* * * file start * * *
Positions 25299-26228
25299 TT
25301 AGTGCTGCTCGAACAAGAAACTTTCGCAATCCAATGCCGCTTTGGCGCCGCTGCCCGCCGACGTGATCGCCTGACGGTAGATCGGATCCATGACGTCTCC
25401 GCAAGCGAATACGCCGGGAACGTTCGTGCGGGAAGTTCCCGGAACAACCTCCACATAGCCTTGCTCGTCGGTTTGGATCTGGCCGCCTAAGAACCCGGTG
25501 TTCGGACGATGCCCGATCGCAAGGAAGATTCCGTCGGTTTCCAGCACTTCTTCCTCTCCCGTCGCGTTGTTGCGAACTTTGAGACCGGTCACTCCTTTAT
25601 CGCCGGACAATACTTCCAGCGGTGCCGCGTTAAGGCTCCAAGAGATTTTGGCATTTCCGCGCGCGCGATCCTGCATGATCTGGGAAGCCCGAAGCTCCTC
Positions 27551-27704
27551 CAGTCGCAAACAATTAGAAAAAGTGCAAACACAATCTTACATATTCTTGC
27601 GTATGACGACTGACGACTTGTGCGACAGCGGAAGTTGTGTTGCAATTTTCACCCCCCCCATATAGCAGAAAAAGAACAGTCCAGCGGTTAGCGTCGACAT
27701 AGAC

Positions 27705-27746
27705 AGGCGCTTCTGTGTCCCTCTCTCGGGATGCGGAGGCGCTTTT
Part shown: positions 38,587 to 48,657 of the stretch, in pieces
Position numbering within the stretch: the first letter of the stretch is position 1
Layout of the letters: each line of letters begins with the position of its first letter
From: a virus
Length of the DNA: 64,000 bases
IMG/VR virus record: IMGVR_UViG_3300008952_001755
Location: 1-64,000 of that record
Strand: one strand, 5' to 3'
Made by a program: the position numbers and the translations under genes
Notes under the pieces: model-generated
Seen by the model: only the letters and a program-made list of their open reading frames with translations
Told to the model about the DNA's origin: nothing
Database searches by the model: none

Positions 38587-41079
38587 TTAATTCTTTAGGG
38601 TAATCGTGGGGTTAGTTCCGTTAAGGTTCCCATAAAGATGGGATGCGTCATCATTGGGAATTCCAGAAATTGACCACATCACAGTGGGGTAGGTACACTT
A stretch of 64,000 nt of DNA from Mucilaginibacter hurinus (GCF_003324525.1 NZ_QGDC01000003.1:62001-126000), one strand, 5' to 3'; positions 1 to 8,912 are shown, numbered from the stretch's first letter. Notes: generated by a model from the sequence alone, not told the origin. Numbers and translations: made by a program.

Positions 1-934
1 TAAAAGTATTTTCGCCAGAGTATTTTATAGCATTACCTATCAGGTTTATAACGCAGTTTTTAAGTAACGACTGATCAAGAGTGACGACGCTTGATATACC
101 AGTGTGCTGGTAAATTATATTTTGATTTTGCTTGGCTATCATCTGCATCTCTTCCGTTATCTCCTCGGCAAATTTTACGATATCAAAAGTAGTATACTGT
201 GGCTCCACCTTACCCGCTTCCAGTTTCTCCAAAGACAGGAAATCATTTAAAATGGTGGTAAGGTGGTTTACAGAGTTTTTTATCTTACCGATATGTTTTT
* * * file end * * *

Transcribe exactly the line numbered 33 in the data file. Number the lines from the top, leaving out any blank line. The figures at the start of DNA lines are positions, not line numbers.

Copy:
201 GGCTCCACCTTACCCGCTTCCAGTTTCTCCAAAGACAGGAAATCATTTAAAATGGTGGTAAGGTGGTTTACAGAGTTTTTTATCTTACCGATATGTTTTT